The Federal Reserve might be about to embark on a cultural revolution. The US central bank is rethinking one of Alan Greenspan’s key doctrines, according to the Financial Times. The former Fed chairman believed asset prices should be left to markets. He thought central banks couldn’t identify bubbles and shouldn’t really try, even though they end up picking up the pieces.
It seems Greenspan’s successor, Ben Bernanke, isn’t so sure. And, he is said to be willing to reconsider the belief held by his predecessor.
A spot of self-criticism at the Fed was pretty much inevitable. Even proud economists are usually humbled by evidence, in this case a year of financial distress and an ongoing meltdown in the US housing market.
The hands-off approach to financial markets now looks neglectful. Central banks don’t deserve all the blame, but they took no meaningful action despite numerous signs of excess leverage and unhealthy financial exuberance. A change in philosophy requires more than a modest reweighting of risk factors. Greenspan’s laissez-faire attitude to asset prices went along with paying little attention to bank supervision and positively welcoming the growth of less regulated financial institutions. Trusting financial markets to self-correct now looks wrong-headed.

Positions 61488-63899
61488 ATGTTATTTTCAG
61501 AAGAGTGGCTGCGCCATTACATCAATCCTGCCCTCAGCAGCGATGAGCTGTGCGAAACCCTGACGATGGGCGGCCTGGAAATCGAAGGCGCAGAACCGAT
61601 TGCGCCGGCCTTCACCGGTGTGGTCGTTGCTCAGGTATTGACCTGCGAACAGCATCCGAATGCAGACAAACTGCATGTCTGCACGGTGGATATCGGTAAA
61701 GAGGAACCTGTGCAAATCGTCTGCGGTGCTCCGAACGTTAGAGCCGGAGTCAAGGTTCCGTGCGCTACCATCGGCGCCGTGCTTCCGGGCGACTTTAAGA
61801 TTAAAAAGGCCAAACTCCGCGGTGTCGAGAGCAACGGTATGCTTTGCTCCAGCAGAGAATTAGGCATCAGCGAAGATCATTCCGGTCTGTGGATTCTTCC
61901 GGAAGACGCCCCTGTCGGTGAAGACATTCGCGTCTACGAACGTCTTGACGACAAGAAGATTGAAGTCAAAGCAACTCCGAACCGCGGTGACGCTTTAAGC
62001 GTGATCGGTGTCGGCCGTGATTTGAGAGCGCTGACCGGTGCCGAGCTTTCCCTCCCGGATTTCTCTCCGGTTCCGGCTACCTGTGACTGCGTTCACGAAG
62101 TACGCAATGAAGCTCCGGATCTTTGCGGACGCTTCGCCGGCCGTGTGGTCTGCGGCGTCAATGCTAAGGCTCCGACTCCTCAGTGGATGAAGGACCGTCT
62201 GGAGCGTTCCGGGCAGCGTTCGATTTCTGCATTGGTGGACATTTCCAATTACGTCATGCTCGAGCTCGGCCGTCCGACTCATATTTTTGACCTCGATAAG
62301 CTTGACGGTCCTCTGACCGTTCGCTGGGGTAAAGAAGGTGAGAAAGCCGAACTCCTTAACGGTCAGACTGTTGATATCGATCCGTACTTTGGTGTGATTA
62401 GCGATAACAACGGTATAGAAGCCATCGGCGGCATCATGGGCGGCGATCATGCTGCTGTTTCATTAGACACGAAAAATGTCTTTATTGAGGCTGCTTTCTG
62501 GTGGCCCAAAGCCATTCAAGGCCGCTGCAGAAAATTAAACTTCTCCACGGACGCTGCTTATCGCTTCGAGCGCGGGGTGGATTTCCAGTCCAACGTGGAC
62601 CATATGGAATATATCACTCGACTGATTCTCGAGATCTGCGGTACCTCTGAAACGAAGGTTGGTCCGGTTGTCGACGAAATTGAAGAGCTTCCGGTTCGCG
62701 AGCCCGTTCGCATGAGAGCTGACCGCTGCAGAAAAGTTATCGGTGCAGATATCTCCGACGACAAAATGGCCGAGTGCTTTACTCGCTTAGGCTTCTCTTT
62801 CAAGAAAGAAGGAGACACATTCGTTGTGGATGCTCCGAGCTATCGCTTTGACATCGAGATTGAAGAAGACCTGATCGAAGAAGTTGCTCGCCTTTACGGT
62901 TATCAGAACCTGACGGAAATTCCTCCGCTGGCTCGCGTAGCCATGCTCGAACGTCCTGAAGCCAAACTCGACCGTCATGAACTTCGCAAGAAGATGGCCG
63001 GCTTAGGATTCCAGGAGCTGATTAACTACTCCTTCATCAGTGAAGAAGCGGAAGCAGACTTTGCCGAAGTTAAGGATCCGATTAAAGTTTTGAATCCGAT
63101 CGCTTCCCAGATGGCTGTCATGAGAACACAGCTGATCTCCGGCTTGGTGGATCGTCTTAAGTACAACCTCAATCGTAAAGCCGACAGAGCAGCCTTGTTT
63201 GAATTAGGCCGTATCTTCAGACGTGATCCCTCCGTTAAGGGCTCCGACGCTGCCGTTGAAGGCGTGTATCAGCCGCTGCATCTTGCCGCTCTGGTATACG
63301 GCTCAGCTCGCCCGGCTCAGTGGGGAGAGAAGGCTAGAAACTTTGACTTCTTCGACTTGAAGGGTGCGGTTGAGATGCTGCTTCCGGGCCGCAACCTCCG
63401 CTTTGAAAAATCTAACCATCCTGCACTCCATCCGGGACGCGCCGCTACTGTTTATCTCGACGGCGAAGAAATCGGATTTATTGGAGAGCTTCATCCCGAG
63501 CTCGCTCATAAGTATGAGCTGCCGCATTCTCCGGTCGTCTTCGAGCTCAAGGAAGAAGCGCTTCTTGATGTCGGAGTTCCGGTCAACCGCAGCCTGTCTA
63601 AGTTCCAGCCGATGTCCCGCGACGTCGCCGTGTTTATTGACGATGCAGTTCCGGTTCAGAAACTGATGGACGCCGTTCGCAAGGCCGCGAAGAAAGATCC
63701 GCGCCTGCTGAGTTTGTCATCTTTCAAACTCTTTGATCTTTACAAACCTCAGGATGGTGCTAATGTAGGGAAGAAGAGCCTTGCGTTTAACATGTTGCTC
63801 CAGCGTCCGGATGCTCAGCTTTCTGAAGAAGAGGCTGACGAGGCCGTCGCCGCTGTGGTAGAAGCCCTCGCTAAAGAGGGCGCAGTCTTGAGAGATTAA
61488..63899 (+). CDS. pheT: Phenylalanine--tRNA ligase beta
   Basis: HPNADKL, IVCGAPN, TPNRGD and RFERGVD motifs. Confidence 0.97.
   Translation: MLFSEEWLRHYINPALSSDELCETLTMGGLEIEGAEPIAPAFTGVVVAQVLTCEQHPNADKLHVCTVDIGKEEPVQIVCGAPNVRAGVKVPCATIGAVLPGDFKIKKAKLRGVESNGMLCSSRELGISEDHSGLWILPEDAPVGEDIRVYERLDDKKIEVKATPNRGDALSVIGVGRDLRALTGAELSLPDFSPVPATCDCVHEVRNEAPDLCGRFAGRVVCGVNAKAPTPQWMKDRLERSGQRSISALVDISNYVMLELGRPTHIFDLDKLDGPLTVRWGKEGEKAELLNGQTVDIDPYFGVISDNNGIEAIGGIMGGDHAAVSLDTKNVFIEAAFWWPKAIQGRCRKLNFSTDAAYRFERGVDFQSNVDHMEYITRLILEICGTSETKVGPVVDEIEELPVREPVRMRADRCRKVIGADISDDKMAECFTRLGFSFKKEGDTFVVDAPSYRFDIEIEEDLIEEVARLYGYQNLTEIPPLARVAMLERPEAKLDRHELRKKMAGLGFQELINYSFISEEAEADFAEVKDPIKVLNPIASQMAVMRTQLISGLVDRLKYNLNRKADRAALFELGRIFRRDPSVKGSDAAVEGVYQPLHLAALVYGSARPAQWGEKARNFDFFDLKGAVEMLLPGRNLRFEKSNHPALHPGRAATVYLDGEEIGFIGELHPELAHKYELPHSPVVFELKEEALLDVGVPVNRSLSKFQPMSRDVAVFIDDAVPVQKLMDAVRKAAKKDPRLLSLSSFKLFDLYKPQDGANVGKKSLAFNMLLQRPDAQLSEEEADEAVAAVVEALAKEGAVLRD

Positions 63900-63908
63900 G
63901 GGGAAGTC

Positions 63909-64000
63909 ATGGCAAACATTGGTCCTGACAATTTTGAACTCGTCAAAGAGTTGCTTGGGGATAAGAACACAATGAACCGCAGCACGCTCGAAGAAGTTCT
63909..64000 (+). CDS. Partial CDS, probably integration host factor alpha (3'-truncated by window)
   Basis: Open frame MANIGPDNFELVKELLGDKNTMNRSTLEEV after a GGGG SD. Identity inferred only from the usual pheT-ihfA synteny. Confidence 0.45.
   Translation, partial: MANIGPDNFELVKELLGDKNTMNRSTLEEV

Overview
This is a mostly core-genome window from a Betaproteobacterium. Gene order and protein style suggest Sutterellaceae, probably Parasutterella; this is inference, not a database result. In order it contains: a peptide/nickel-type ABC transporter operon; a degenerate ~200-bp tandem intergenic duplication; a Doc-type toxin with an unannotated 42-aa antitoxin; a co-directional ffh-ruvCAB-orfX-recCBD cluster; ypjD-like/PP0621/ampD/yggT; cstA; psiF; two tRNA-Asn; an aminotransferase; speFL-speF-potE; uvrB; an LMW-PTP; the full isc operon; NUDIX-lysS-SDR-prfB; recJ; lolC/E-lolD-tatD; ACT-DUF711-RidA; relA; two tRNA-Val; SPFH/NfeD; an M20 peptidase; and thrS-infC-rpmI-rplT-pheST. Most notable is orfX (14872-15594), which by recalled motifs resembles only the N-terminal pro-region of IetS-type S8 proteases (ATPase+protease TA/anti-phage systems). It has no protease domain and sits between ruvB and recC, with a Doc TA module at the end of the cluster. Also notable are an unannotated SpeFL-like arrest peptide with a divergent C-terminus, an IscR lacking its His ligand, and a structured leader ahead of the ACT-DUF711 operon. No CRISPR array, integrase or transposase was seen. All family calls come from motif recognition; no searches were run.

It’s time for new principles, or more accurately, for a re-education in some old ones. The authorities need to relearn that financial markets are too important and too impulsive to be left to operate unconstrained. They work better with careful, consistent supervision.
If the Fed does decide to revive the old regulatory philosophy, the US central bank—and its global peers—will have to find practical ways to get more control over the financial system. After a generation of deregulation and globalization, that won’t be straightforward. Watchdogs will need to find new ways to achieve the old goal of keeping lenders from getting carried away.
Bernanke shouldn’t aim too high. Some financial excess is inevitable in any dynamic economy, just as injuries come with the life of professional athletes.
But regulators, like attentive trainers, can help reduce the likelihood and scope of any damage. Achieving that—rather than just offering emergency treatment to casualties—won’t be easy, but it’s worth the effort.